Pillow #4 quilted!

This design was very easy to stitch continuously. By that I mean I had no need to stop, cut threads and tie off anywhere unless a thread broke or the bobbin ran out. Simple stop/pivots were the only slowdowns.

Sew…how did I actually DO it? By the numbers, of course.

Quilting By The Numbers!

Using the picture above, imagine sewing toward the next ascending number, as follows: #1. Start at center of the pillow’s center most pinwheel secure a few stitches. From there stitch a gentle arc up the long edge of one blade of the pinwheel. #2. Stop. Needle down, lift presser foot, turn quilt, lower presser foot, stitch a deeper arc returning back to the center stopping at #3. Needle down. Lift presser foot, turn quilt, lower presser foot, stitch a gentle arc to #4. Stop. Needle down, lift presser foot, turn quilt, lower presser foot, stitch a deeper arc returning back to the center at #5. Repeat this on the remaining two blades of the pinwheel (i.e., follow the quilting lines to #6, #7, #8 and return to very center for the last time #9).

Once each blade of the pinwheel has been stitched, put needle down in the very center again. Lift presser foot, turn quilt to aim for the next pinwheel block and #10 carefully stitch in the ditch to the center of the next pinwheel. If you do this correctly, you will be able to travel to the next pinwheel without needing to remove the quilt from your machine.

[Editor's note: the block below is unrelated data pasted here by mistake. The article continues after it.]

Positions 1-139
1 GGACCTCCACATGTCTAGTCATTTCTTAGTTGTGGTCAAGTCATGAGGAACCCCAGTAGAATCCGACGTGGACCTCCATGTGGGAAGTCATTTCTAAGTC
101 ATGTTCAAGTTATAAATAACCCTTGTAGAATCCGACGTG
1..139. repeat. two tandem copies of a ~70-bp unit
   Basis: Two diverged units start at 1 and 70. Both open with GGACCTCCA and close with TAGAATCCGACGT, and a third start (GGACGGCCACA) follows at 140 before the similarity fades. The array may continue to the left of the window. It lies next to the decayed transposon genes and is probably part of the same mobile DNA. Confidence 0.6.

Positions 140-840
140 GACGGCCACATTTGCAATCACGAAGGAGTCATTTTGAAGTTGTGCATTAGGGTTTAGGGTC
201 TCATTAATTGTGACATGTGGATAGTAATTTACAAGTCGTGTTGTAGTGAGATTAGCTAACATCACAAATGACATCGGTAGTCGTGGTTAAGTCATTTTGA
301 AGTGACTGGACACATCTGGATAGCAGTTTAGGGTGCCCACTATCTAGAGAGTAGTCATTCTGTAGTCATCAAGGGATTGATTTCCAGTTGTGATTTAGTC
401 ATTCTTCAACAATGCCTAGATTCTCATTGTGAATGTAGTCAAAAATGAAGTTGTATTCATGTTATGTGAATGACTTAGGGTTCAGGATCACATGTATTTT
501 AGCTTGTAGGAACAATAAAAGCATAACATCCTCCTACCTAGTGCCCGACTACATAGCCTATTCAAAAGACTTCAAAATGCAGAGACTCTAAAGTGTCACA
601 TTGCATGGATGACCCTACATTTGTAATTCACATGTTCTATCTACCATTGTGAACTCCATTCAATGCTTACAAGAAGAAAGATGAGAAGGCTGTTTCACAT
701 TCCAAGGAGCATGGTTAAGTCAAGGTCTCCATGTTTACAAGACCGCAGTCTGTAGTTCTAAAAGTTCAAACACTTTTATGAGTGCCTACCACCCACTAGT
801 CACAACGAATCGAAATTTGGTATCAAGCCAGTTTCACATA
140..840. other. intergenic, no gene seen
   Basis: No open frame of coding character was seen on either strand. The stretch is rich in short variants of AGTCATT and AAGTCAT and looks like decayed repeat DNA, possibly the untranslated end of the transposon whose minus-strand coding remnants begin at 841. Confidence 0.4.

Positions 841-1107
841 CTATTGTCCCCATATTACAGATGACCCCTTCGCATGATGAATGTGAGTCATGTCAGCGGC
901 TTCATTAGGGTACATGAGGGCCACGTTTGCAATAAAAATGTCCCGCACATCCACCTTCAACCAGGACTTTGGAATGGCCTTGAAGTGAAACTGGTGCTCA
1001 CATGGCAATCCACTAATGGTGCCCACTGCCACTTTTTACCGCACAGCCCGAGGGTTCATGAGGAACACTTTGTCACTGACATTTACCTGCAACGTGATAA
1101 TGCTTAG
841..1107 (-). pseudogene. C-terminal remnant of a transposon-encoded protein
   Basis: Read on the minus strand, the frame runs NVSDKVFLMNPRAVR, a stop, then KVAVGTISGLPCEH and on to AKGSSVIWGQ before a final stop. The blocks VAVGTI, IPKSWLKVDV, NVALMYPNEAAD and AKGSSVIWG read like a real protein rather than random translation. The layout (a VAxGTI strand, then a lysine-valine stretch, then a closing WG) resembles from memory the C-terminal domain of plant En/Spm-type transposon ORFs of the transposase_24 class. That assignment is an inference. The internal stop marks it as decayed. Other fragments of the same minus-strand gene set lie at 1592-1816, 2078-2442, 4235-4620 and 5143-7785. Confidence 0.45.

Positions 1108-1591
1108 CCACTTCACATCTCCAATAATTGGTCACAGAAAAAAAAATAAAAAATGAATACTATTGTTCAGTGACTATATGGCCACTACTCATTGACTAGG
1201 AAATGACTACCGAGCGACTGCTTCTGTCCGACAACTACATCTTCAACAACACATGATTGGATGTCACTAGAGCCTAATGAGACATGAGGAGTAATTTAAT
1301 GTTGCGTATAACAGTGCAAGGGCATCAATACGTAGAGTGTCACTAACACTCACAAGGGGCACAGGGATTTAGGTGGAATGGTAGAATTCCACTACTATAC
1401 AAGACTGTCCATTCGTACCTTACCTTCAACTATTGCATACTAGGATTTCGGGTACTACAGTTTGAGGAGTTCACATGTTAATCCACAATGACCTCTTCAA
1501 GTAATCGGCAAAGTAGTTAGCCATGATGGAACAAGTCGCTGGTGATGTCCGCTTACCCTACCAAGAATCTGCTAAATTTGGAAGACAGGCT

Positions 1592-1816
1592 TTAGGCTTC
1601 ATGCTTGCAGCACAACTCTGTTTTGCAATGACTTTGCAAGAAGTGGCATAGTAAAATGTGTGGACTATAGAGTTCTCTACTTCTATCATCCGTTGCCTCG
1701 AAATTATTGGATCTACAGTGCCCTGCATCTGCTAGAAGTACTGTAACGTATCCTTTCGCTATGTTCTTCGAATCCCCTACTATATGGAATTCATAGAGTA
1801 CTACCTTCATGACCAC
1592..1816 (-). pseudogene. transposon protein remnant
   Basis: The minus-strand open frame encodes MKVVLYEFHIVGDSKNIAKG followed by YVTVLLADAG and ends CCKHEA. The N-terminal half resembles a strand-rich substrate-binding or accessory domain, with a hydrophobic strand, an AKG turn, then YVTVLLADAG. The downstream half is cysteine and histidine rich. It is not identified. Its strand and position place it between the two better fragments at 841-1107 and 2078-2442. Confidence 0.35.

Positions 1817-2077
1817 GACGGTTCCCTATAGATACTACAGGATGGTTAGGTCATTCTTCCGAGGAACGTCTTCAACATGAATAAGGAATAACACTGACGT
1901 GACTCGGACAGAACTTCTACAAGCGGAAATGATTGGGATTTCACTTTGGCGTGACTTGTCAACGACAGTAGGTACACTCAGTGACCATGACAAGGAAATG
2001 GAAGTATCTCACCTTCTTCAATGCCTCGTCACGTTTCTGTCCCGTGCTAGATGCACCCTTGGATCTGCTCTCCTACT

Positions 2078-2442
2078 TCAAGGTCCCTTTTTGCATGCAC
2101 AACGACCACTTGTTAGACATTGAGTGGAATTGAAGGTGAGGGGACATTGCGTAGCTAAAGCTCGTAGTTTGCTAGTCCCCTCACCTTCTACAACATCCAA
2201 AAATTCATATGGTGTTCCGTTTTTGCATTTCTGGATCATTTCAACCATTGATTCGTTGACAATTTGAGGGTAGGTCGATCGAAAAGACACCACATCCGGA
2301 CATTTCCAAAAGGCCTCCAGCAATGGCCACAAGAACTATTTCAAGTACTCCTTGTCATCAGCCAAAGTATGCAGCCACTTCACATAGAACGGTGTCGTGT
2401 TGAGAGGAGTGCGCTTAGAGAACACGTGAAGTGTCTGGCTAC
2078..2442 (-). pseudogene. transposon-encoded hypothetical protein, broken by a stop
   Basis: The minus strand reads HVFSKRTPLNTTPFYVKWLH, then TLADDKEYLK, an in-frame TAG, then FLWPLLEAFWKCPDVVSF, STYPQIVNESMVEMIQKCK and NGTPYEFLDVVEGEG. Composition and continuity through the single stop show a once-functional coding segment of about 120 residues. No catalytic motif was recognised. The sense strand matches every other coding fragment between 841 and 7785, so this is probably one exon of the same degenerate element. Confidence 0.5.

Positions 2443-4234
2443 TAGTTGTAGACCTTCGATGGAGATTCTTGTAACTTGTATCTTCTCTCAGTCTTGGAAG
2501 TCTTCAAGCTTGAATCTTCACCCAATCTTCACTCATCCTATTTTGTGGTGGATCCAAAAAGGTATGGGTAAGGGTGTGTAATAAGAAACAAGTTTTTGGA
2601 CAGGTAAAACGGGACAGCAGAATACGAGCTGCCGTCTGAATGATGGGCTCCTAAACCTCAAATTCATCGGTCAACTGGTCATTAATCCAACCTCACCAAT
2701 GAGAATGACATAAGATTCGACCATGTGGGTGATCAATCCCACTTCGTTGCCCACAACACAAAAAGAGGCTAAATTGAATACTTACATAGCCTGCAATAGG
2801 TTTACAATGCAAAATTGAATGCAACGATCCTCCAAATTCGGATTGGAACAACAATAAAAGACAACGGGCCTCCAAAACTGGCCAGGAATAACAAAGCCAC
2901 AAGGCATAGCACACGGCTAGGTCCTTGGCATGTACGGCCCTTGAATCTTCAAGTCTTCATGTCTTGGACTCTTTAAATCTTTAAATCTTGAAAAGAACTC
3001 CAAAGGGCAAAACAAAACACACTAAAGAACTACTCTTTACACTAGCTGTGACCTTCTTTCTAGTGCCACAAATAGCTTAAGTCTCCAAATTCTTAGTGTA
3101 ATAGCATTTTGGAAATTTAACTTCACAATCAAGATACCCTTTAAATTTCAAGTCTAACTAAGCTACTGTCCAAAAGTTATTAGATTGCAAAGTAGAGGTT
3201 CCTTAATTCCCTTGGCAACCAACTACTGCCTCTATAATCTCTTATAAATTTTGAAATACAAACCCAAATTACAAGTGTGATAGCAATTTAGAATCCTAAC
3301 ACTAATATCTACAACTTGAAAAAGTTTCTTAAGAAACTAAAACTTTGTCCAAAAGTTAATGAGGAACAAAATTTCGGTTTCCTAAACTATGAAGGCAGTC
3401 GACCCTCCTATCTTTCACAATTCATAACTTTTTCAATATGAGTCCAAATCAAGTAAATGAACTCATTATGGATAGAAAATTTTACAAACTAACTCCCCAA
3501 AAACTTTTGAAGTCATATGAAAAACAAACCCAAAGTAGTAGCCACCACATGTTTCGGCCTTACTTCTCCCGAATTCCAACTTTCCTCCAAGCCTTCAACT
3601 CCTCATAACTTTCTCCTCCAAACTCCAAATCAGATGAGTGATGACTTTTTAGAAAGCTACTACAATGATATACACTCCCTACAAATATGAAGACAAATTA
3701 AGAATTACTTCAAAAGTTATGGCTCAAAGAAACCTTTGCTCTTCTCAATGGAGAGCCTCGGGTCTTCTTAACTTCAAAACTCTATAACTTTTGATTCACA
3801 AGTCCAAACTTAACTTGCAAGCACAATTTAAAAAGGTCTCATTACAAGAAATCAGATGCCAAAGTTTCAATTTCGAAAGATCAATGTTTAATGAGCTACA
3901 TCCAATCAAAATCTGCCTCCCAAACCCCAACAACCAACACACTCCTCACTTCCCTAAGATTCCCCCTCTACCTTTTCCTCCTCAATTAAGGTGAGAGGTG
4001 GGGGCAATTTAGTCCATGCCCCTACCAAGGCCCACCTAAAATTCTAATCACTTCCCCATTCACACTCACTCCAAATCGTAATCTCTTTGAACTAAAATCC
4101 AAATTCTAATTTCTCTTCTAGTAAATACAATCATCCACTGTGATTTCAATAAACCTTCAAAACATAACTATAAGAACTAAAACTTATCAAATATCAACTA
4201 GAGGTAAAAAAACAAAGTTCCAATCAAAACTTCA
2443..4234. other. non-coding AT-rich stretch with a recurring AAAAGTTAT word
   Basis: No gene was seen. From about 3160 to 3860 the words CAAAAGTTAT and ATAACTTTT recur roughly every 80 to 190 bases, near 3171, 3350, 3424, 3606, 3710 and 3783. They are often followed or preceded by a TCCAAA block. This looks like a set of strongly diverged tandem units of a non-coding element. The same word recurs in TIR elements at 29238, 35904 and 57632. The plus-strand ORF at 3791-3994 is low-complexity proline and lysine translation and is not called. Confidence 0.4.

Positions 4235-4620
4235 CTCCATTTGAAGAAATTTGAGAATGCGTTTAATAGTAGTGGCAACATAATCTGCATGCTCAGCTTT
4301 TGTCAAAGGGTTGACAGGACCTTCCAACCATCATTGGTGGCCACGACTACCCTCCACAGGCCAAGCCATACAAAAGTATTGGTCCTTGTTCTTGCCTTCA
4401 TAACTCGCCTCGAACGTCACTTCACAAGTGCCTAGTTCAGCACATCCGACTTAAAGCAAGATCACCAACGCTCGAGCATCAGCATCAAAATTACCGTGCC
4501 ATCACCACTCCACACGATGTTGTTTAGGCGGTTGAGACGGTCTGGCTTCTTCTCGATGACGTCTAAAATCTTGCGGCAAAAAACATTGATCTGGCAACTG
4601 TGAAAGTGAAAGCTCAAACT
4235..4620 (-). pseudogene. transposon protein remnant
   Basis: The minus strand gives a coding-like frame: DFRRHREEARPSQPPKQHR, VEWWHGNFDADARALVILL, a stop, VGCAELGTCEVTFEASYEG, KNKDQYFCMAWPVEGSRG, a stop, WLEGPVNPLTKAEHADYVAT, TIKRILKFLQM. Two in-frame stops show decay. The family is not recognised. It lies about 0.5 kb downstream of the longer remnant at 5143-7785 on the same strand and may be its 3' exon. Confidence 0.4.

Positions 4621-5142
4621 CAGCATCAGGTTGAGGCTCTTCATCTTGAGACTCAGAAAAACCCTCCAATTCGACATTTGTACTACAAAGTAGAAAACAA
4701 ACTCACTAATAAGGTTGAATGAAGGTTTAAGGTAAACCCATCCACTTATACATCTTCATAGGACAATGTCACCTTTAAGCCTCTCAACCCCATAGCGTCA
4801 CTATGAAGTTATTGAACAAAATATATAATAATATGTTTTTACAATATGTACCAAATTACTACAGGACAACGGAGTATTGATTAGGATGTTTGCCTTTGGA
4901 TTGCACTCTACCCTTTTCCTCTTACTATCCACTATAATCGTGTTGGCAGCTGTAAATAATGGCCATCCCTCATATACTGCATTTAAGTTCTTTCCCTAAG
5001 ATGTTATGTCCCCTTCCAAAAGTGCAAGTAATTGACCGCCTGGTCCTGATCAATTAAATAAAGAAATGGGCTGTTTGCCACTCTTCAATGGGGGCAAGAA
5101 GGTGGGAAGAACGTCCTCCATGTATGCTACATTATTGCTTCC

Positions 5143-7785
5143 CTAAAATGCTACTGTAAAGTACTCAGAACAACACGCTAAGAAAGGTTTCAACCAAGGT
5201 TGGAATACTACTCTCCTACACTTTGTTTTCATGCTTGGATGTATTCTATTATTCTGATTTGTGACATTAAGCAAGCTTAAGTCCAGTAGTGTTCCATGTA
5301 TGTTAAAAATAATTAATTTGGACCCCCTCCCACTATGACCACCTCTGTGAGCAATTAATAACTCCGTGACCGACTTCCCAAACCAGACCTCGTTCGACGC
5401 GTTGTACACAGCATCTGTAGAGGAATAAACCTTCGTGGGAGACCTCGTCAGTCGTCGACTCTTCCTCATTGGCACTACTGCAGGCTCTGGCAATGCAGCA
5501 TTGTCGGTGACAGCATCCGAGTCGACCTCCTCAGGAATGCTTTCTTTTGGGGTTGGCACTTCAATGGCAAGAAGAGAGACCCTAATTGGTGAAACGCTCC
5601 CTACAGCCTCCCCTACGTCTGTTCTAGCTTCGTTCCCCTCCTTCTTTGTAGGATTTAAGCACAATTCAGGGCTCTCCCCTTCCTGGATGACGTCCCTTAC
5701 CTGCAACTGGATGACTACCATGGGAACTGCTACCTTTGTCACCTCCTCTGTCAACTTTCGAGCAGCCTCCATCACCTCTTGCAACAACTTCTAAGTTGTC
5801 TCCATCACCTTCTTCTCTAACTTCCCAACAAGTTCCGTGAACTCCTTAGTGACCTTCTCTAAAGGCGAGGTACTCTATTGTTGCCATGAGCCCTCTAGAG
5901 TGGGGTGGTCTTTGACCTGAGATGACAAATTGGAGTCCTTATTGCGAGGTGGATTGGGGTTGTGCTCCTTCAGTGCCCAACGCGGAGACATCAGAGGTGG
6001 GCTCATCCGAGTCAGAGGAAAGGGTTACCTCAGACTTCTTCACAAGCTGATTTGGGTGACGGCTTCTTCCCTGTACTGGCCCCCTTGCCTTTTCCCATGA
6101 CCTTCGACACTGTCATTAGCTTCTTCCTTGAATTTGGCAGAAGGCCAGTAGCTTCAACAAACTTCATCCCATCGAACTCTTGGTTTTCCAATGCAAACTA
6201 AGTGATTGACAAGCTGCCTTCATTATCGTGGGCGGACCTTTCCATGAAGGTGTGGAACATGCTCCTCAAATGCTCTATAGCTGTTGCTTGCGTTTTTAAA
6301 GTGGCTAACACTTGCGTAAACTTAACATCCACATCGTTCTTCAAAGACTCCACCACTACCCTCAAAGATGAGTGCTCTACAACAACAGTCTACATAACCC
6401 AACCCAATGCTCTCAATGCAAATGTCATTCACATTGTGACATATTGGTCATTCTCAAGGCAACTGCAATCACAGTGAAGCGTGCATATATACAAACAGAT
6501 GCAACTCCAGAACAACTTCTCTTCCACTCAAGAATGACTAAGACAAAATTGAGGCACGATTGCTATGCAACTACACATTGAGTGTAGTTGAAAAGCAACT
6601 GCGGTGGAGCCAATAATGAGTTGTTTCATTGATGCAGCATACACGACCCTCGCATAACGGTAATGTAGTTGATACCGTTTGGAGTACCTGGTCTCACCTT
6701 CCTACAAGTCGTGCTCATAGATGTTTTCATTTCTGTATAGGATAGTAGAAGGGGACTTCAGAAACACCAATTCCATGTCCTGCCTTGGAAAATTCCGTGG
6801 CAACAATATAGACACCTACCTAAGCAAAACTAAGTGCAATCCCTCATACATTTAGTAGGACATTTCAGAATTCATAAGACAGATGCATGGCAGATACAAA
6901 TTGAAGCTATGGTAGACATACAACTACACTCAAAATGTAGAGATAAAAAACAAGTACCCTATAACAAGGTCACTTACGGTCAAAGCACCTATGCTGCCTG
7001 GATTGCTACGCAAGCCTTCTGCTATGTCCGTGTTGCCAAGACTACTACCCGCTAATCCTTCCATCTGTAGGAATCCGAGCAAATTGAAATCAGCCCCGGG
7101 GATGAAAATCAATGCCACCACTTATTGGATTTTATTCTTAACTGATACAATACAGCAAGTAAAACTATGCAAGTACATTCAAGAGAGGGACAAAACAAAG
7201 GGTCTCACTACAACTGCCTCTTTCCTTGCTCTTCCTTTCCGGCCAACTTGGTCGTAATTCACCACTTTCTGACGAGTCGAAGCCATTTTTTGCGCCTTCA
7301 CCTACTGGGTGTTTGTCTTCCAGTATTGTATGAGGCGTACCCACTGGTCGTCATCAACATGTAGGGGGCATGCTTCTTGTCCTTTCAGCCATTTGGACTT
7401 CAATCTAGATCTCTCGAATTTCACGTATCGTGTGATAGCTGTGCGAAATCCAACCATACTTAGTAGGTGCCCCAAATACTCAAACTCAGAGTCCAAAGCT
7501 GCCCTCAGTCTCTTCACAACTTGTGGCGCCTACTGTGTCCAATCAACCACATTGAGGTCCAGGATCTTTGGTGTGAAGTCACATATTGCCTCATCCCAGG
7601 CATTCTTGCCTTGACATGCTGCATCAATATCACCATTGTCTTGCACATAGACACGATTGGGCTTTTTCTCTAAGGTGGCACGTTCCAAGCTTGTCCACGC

After I finished quilting each of the pinwheels, I simply did a wonky echo spiraling around the outside of the pinwheel design until the entire quilt was quilted (relatively) evenly.

Are you wondering how the back turned out?

The back side of quilted Twister Pillow #4

I was pleasantly shocked at how nice the back of the quilt top looks! In the end it doesn’t matter at all for this project because this is a pillow top and this back will be inside of the pillow and completely unseen.

You know, I never seem to be able to follow a pattern’s instructions 100%. I always end up having to add my own twist. This project is no exception when it came to finishing. I chose the zippered pillow back option. The pattern instructions are well written and the results are really professional looking. So I did follow the instructions on that part, but I decided to take it a step further this time. Instead of turning, I decided to apply a scrappy binding. I pieced random fabrics from the top to make the binding. Yes, it took more time. But I just LOVE the results!

Any why not?! It is MY quilt (my quilted Twister Pillow), after all!

What do you think? Have you ever quilted using just your regular foot? How did it turn out? I genuinely welcome all related, constructive thoughts, ideas and comments below.

Holy Super-Sized Spooky Sweetpea!

Giant Sweetpea PodsJust one 18″ square of vinyl mesh and some rick rack, ribbon, an extra long zipper (recommend ByAnnie’s 4yd package) and two zipper pulls will make 2 Spooky-Sweet Treat Pods of Deliciousness. The ones I made (above) have made fun Halloween candy dishes for my desk and coffee table.  They’re virtually un-breakable and they pack away easily.